What's next: The series finale on Sunday afternoon. CC Sabathia (4-3, 3.43 ERA), who has had a terrible time winning at Tropicana Field -- he is 3-6 with a 4.07 ERA in 15 lifetime starts, his lowest winning percentage at any visiting park -- goes up against Alex Cobb (5-2, 2.73 ERA). First pitch at 1:40 p.m.

Boesch down, Grandy up soon?

May, 13, 2013
5/13/13
3:30
PM ET
Before Monday's second game in Cleveland, the Yankees sent down outfielder Brennan Boesch and brought up 23-year-old righty Brett Marshall. With their limited bullpen, the Yankees needed to create room on their roster and Boesch got the ax.

Curtis Granderson could be called up soon, so Boesch could be stuck in the minors waiting for an injury. He was always going to be the odd man out given the presence of Granderson, Brett Gardner, Ichiro Suzuki and Vernon Wells. Granderson is close to returning from injury, and he might be back as soon as Tuesday night in the Bronx against the Seattle Mariners.

Boesch will provide outfield depth at Triple-A. With the Yankees, Boesch hit .205 with two homers and five RBIs.

Rapid Reaction: Yankees 3, Rockies 2

May, 8, 2013
5/08/13
11:36
PM ET


DENVER -- They might not be the Bronx Bombers anymore, but the Yankees did pretty well tonight in their latest incarnation as the Bronx Bunters. They won a 3-2 squeaker with the kind of offense not normally seen in pinstripes.

What it means: Right now, the injury-riddled Yankees might be more suited to playing the National League game, because that's the kind of game they won here tonight.

Stolen victory: As befitting the punchless lineup they sent out tonight, the Yankees won this one with two infield hits, two walks, a sacrifice bunt and a split-second hesitation by Rockies 3B Nolan Arenado, allowing Brennan Boesch to beat the throw to first and score what proved to be the winning run. The Yankees loaded the bases against Colorado closer Rafael Betancourt on an infield single by Vernon Wells, a walk to Lyle Overbay, a perfect sac bunt by Ichiro Suzuki, an intentional walk to Jayson Nix and Boesch's pinch-hit RBI single, on which Arenado made a diving stop but double-clutched on his throw, allowing Wells to score from third.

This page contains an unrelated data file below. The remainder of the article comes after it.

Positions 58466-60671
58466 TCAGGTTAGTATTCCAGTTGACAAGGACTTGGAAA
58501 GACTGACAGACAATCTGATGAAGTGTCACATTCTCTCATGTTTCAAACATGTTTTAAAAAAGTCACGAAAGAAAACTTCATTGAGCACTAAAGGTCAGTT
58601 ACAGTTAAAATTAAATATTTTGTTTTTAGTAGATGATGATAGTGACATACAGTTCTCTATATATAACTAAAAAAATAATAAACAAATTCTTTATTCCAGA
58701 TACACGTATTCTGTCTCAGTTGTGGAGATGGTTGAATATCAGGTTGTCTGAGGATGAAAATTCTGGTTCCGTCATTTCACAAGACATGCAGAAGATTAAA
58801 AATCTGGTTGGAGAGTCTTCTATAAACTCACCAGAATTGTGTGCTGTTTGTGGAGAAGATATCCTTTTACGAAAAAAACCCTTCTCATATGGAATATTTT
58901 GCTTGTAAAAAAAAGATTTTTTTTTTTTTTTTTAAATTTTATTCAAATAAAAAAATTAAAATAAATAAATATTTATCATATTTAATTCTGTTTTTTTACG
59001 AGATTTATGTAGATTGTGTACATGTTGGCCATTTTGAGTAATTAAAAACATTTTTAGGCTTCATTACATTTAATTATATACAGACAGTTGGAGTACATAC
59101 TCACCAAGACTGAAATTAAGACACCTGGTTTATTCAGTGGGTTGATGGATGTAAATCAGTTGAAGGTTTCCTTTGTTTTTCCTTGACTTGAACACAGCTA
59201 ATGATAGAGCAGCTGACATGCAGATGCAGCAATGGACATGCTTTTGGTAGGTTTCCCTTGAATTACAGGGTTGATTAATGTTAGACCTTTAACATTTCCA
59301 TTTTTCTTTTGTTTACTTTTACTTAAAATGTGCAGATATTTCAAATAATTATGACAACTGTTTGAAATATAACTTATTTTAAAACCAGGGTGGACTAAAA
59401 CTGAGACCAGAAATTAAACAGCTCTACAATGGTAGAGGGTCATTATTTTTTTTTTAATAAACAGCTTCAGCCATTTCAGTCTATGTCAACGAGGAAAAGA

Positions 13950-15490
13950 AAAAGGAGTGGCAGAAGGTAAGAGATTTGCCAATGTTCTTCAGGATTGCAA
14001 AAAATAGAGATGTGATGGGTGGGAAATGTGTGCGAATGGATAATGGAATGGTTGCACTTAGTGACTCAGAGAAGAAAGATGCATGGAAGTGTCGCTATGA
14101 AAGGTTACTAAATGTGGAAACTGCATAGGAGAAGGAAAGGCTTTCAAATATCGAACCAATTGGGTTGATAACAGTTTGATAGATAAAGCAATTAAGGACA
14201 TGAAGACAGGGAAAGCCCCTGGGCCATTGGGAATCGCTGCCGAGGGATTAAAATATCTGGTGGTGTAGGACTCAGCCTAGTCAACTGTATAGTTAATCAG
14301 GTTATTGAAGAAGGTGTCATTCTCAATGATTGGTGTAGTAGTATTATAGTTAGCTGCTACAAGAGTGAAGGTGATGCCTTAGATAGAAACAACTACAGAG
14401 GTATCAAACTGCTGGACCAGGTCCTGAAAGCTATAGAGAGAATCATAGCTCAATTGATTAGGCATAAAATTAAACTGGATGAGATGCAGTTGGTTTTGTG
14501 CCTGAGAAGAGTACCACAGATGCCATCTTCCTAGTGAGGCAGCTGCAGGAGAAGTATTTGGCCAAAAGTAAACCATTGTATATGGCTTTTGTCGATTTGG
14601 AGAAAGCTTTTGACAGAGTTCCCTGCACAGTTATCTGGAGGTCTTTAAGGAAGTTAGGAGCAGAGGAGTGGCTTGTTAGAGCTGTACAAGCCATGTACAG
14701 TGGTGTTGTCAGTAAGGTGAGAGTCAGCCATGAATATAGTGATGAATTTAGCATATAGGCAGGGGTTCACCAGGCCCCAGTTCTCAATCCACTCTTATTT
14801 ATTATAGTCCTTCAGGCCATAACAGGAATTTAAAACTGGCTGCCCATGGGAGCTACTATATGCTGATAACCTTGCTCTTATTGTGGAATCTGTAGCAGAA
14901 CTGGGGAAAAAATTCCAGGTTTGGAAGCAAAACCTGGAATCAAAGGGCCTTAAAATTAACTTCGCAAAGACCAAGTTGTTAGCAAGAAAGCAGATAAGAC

Who's on third?: How about Wells, who had never played the infield in 12 major league seasons but was forced into service when Joe Girardi hit for Chris Nelson in the ninth and had no backup with Kevin Youkilis on the DL and Eduardo Nunez nursing a sore ribcage. Incredibly, Wells handled his only chance flawlessly for the second out of the ninth inning.

Joey La Russa: Taking a page from the Tony La Russa School of Wheel Reinvention, Girardi batted his pitcher, David Phelps, eighth, and his catcher, Austin Romine, ninth. They were pretty much a wash -- Phelps and Romine both struck out in their first two at-bats -- but the strategy almost worked when Girardi sent Ben Francisco up to hit for Phelps in the seventh with the go-ahead run at third. Francisco hit it hard but right at Arenado, who juggled the hot shot but still got the out at first to end the inning.

Burnin' Vernon: The rejuvenated Wells gave the Yankees a 2-0 first-inning lead when he crushed Juan Nicasio's 3-2 fastball into the left-field seats with Brett Gardner aboard. It was Wells' seventh home run of the season, a number he didn't reach last year until Aug. 11.

Steal this: A day after his manager appeared to question his apparent reluctance to steal, Gardner took off in the first inning, stealing second during Robinson Cano's at-bat. It was Gardner's fifth steal of the season and gave him back the team lead, which he had shared for one night with Suzuki.